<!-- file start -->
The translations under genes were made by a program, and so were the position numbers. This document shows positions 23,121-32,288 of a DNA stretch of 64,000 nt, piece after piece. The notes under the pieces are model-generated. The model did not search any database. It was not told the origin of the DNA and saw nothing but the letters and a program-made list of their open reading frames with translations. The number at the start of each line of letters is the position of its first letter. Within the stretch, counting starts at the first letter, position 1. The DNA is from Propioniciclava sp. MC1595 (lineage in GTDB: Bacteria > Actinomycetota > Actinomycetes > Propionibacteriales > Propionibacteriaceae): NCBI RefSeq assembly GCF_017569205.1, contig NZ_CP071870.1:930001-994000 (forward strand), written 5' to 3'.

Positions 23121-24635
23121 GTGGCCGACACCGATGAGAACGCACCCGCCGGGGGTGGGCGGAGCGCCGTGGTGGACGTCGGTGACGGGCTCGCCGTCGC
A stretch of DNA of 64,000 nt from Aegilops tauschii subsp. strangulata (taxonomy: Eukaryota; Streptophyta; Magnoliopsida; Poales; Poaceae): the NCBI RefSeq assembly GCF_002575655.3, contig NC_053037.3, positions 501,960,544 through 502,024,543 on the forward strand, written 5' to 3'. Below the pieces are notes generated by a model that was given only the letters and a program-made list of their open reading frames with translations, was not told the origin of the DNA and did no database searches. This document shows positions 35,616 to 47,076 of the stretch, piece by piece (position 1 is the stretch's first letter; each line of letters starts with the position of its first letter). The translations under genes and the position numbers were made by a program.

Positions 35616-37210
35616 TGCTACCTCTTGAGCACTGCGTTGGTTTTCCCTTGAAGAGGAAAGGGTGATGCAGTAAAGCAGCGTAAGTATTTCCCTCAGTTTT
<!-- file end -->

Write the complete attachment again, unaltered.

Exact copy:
The translations under genes were made by a program, and so were the position numbers. This document shows positions 23,121-32,288 of a DNA stretch of 64,000 nt, piece after piece. The notes under the pieces are model-generated. The model did not search any database. It was not told the origin of the DNA and saw nothing but the letters and a program-made list of their open reading frames with translations. The number at the start of each line of letters is the position of its first letter. Within the stretch, counting starts at the first letter, position 1. The DNA is from Propioniciclava sp. MC1595 (lineage in GTDB: Bacteria > Actinomycetota > Actinomycetes > Propionibacteriales > Propionibacteriaceae): NCBI RefSeq assembly GCF_017569205.1, contig NZ_CP071870.1:930001-994000 (forward strand), written 5' to 3'.

Positions 23121-24635
23121 GTGGCCGACACCGATGAGAACGCACCCGCCGGGGGTGGGCGGAGCGCCGTGGTGGACGTCGGTGACGGGCTCGCCGTCGC
A stretch of DNA of 64,000 nt from Aegilops tauschii subsp. strangulata (taxonomy: Eukaryota; Streptophyta; Magnoliopsida; Poales; Poaceae): the NCBI RefSeq assembly GCF_002575655.3, contig NC_053037.3, positions 501,960,544 through 502,024,543 on the forward strand, written 5' to 3'. Below the pieces are notes generated by a model that was given only the letters and a program-made list of their open reading frames with translations, was not told the origin of the DNA and did no database searches. This document shows positions 35,616 to 47,076 of the stretch, piece by piece (position 1 is the stretch's first letter; each line of letters starts with the position of its first letter). The translations under genes and the position numbers were made by a program.

Positions 35616-37210
35616 TGCTACCTCTTGAGCACTGCGTTGGTTTTCCCTTGAAGAGGAAAGGGTGATGCAGTAAAGCAGCGTAAGTATTTCCCTCAGTTTT